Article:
Kids get free admission in January
Old fashioned ice harvesting and the history of ice skating
Sledding, sleigh rides, and fireside magic shows
(Sturbridge, MA) January 8, 2013 — Historians at Old Sturbridge Village will demonstrate harvesting one of early New England’s most important cash crops – ice – Saturday and Sunday Jan. 26-27 as part of the museum’s annual “Fire & Ice Days” celebration. In addition, OSV is offering free admission for children through Jan. 31 for kids age 17 and under (an $8 value per child; the offer does not apply to educational groups).
Visitors can try their hands at cutting ice on the Village’s frozen mill pond using old-time ice saws much like those pioneered by Boston’s “Ice King,” Frederick Tudor, who grew wealthy shipping ice from New England ponds to the tropics in the early 1800s before the days of mechanical refrigeration. Museum historians will also present “Of Ice and Men: a History of Skates and Skating,” and "Keeping Warm in Winter," a tour where guests can learn how 19th-century families adjusted to the coldest of seasons through heating devices, clothing, and different expectations from families of today.
OSV will also offer sleigh rides, sledding, and ice skating, (free with museum admission, weather permitting). Guests can warm up indoors with hot cider and enjoy Fireside Magic Shows with magician Robert Olson in character as famous 19th-century master magician Richard Potter (1783-1835). Indoor and outdoor activities will be ongoing throughout the day. Details: 800-SEE-1830, www.osv.org.
The ice industry created profits for New England farmers. “Ice harvesting was a great way for young men to earn extra money in the winter," notes OSV Curator Tom Kelleher. “And in the summer, ice allowed farmers to cool cream, make profitable butter, and carry milk to the cities – even on hot days.”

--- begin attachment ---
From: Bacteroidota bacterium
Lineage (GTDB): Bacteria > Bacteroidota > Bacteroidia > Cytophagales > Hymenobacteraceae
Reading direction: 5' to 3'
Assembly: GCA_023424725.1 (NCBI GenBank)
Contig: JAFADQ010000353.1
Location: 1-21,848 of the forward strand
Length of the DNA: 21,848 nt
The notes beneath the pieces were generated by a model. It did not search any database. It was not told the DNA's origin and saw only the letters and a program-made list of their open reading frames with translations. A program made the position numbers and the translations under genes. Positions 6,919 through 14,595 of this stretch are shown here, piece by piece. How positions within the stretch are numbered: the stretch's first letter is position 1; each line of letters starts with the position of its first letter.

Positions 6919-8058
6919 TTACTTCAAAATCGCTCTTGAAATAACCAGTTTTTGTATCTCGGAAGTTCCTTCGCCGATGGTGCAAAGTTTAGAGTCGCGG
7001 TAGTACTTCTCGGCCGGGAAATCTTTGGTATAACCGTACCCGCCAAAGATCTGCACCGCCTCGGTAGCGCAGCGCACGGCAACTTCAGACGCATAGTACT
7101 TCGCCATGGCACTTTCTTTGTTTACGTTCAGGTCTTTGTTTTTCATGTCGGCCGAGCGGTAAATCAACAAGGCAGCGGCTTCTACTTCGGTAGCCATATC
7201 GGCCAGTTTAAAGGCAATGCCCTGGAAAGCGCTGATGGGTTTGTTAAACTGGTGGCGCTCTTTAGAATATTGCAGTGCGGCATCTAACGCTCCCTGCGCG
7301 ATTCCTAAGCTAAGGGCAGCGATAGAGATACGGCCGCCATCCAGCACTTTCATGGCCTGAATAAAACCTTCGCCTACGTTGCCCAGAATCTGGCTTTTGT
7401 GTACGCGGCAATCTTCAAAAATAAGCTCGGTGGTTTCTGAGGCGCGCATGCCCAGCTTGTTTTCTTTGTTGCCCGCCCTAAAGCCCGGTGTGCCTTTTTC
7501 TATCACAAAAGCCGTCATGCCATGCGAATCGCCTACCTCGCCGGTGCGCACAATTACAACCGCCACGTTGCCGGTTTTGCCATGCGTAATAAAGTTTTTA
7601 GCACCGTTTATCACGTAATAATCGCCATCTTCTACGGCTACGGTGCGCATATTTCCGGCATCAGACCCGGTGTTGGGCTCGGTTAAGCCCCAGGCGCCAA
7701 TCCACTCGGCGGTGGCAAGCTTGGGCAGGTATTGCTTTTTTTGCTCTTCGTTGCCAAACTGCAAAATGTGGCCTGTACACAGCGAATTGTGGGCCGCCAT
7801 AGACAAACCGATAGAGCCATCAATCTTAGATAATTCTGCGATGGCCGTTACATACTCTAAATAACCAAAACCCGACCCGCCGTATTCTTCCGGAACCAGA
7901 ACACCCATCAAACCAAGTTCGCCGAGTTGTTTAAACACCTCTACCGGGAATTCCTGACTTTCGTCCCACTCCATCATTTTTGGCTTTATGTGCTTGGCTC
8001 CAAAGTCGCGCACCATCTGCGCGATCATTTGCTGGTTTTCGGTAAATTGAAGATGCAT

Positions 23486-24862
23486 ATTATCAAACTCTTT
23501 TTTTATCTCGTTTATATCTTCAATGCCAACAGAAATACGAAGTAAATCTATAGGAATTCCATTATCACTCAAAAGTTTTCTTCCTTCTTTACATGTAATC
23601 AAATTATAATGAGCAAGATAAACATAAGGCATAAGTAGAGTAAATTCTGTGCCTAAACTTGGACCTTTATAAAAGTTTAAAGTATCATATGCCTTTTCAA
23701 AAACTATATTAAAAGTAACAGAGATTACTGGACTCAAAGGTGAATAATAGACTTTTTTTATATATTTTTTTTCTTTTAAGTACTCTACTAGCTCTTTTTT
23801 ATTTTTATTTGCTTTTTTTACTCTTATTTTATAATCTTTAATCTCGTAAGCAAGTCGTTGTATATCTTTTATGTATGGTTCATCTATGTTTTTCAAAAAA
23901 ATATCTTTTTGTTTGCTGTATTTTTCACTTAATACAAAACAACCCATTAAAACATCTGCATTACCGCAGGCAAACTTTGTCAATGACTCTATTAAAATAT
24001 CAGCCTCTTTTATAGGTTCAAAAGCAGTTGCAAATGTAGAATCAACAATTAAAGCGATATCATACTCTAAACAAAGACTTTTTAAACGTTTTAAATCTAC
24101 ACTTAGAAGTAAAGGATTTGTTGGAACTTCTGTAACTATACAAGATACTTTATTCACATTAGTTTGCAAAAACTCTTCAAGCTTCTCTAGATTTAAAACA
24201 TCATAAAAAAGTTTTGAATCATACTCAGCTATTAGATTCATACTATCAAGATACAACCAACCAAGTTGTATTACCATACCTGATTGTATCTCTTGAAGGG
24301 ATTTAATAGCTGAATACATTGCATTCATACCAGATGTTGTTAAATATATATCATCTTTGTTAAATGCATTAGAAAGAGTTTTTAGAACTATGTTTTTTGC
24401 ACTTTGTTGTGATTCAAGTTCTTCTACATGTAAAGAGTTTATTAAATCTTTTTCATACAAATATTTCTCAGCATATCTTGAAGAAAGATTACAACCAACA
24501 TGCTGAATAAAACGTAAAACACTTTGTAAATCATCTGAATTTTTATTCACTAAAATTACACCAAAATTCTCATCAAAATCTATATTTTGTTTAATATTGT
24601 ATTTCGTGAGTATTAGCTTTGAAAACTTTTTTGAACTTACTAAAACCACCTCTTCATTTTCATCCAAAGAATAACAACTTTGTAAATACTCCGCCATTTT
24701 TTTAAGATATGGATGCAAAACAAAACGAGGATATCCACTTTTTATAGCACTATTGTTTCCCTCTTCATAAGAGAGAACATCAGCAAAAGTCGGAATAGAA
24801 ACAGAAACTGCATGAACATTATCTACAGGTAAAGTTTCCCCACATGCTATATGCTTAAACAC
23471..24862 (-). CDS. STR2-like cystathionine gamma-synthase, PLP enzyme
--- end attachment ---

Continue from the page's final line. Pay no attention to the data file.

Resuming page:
Kelleher also notes that people have been ice skating since ancient times, and the first ice skates were probably animal rib bones strapped to the feet. A few American firms began to manufacture ice skates in the 1820s, and by mid-century, machinists Seth and Samuel Winslow of Worcester, Mass. were manufacturing 20,000 pairs of skates annually. Other New England skate makers included Union Hardware of Torrington, Conn., and Barney and Berry of Springfield, Mass. In Boston, special excursion trains ran to Jamaica Pond carrying up to 1,500 ice skaters daily.
To eliminate the risk to skaters of falling through the ice and drowning, American cities began to search for safer alternatives. According to Kelleher, in 1861 the city of New Haven, Connecticut, used its new water system to create a large artificial pond in Hamilton Park. That same year the New Haven Fire Department began its annual "custom of flooding a corner of the Green for skating enthusiasts." Like skaters on today’s modern rinks, skaters there could indeed still fall down, but were in no danger of falling in. (Learn more about the history of ice skating).
With more than 40 restored buildings – farmhouses, mills, meetinghouses, and craft shops – on more than 200 acres of fields and woods, Old Sturbridge Village is one of the country's oldest and largest living history museums and celebrates early New England life from 1790-1840.
Located just off the Massachusetts Turnpike and Routes I-84 and 20 in Sturbridge, Mass., Old Sturbridge Village is open year-round, but hours vary seasonally. Winter hours are Wed.-Sun. 9:30 a.m. – 4:00 p.m. (the Village is open on all Monday holidays); Children age 17 and under receive free admission through Jan. 31, 2013. Normal admission is: $24 for adults; $22 for seniors; $8 for children ages 3-17; children 2 and under are admitted free. Each admission includes a free second-day visit within 10 days. For details, visit www.osv.org or call 800-SEE-1830.
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Did you know?
- If insulated, ice could survive the 16,000-mile, 130-day trip from Boston to Bombay.
- Chicagoans saw their first lobster in 1842, shipped from the East Coast.
- The first shipment of ice to England melted because customs officials couldn’t decide how to classify the 300-ton cargo of ice.
- Ship owners were at first reluctant to carry ice for fear it would melt in the holds of their ships and sink them.
- Sawdust, previously a worthless byproduct of sawmills, proved to be an excellent insulator for ice, and provided extra income for lumber mills.
Excerpted from "At Home: A Short History of Private Life" by Bill Bryson